Nicaragua's Soviet-Era Missiles Locked in Limbo
Monday, September 3, 2007
MANAGUA, Nicaragua -- At a secret location somewhere in Nicaragua, shoulder-fired missiles capable of taking down a jetliner lie behind heavy fencing and locked double doors.
The missiles are dangerous artifacts of another era, a time before the end of the Cold War, when the Soviet Union fed arms to Marxist Sandinistas then in power, and the United States surreptitiously countered by organizing and arming an anti-Sandinista force known as the contras. The bloody conflict between the Sandinistas and contras during the 1980s is long gone, but the Soviet weapons remain, locked in a kind of limbo between Nicaragua and the United States, which fears the missiles could fall into the hands of terrorists.
Nicaraguan President Daniel Ortega, a former Sandinista rebel, has proposed exchanging the missiles for medical supplies, an offer that a U.S. State Department official, speaking on condition of anonymity, called "unprecedented." Paul A. Trivelli, the U.S. ambassador to Nicaragua, immediately pronounced the offer "very good."
But the deal hasn't happened, and since Trivelli's initial remark, U.S. officials have been reluctant to speak publicly on the matter. The reasons, some Nicaraguan and American observers say, are that the proposal has not been put on paper and that suspicions remain in both countries that Ortega -- who frequently taunts the United States -- might be luring the Bush administration into an embarrassing diplomatic trap by making a complex offer that might never come to fruition.
"Ortega's going to go around six months to a year from now and be able to say, 'We made this generous offer and the U.S. ambassador came out the next day and said 'great idea,' and what have we gotten for it?' " said Eduardo Gamarra, director of the Latin American and Caribbean Center at Florida International University. "Yes, he's playing them."
Manuel Coronel Kautz, Nicaragua's vice minister of foreign relations, said in an interview that "Daniel Ortega has never made a proposal that wasn't serious."
American officials have been pressing Nicaragua for several years to get rid of its stockpile of more than 1,000 shoulder-fired, anti-aircraft missiles -- one of the largest caches in the Western Hemisphere outside the United States. Ortega is offering to destroy 651 of his nation's missiles, while keeping 400 that his military advisers say are necessary to maintain a balance of power with other Central American nations. Still, the destruction of more than 600 missiles would be a major coup for U.S. diplomats, and more than 22 times the number of missiles the United States helped destroy in Bolivia in 2005.
The diplomatic push to destroy Nicaraguan missiles is part of a worldwide effort that has led to the destruction of 17,000 shoulder-fired missiles in the past five years, according to State Department figures. More than 1 million of the weapons have been manufactured in countries around the world, including the United States, and while many of those have been destroyed, no one knows how many are still in circulation.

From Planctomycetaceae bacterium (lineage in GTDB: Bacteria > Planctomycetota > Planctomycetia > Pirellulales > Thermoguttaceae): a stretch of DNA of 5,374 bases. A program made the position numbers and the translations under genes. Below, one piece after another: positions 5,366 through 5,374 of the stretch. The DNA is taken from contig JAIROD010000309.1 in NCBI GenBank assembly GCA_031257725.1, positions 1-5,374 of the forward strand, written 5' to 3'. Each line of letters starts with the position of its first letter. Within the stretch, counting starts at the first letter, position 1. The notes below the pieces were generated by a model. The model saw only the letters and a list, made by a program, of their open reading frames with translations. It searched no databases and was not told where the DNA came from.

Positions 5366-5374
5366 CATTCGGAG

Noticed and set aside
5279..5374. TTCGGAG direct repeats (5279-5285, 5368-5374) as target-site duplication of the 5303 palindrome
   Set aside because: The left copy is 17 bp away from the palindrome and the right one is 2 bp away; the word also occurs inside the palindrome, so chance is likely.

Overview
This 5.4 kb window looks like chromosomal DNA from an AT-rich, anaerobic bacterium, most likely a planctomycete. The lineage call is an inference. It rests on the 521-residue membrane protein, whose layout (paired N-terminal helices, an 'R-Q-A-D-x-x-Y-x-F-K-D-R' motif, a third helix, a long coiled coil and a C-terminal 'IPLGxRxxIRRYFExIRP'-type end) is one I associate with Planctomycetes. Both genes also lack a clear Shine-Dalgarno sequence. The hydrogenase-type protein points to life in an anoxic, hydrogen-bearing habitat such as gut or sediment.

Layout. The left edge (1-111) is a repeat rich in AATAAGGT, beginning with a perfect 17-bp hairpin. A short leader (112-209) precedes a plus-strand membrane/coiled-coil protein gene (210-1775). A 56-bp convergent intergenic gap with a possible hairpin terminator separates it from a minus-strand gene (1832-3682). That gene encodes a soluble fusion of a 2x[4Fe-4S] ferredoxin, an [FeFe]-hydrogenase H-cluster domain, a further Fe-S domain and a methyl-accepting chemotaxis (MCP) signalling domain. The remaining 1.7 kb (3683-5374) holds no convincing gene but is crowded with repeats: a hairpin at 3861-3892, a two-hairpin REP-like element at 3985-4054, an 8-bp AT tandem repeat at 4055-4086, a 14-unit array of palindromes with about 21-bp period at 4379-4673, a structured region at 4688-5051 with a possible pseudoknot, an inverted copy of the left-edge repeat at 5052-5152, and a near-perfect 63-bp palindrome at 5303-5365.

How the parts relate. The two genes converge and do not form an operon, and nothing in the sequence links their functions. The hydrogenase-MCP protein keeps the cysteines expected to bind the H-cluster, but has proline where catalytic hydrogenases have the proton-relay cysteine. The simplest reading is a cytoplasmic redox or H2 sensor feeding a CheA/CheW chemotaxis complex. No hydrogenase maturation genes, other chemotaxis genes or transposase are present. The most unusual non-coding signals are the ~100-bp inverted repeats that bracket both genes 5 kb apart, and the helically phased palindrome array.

The campaign to eradicate missiles gained momentum after a 2002 attack in which two SA-7 missiles nearly struck an Israeli airliner in Mombasa, Kenya, and again after a 2003 strike on a cargo plane in Iraq that caused damage but no fatalities.
The following year the United States, concerned that the Nicaraguan missiles were vulnerable to theft, began paying to build a facility to store them. The missiles that American officials want to destroy are now kept in state-of-the-art bunkers that cost the United States $130,000 for construction and staff training, according to a State Department source. The United States also has funded weapons storage facilities in Cambodia and Bosnia, the source said.
Ortega offered to exchange missiles for medical supplies on July 31, saying "this won't be a gift, but simply a barter with them." Ambassador Trivelli, who declined multiple requests through a spokeswoman to be interviewed, told Nicaragua's La Prensa newspaper that he would pass the offer along to U.S. authorities "with great pleasure."
The offer has puzzled some in Nicaragua, particularly because Ortega has spent the ensuing weeks bashing the United States and trading broadsides with Trivelli in the Nicaraguan press. On Aug. 13, Ortega called the Sept. 11, 2001, terrorist attacks "insignificant" compared with the U.S. nuclear attacks on Hiroshima and Nagasaki during World War II. Trivelli said Ortega's remark was "disappointing."
Ortega lost the Nicaraguan presidency in 1990 after 11 years in office, then staged a comeback in last year's presidential election, winning the top job in the Western Hemisphere's second-poorest nation. Some U.S. officials believe that Ortega's antagonistic rhetoric is an attempt to appeal to his left-leaning base and that his actions behind the scenes are much less hostile.
"This offer is an encouraging sign," Avil Ram?rez Valdivia, a former Nicaraguan defense minister who now heads an American chamber of commerce in Managua, said in an interview. "Ortega needs a justification for turning over the missiles, and the medicine deal could be it."
A former Nicaraguan official who has been involved in past missile negotiations said the only way he could see the deal working would be if the Bush administration slipped additional money into an aid program, such as the U.S. government's Millennium Challenge Corp., without openly admitting a quid pro quo.
Political posturing aside, the Nicaraguan leader might have the biggest incentive to make the missile deal happen, said Roger F. Noriega, the former top Western Hemisphere official at the State Department.
"If they get into the wrong hands," Noriega said, "he's going to be the one held accountable."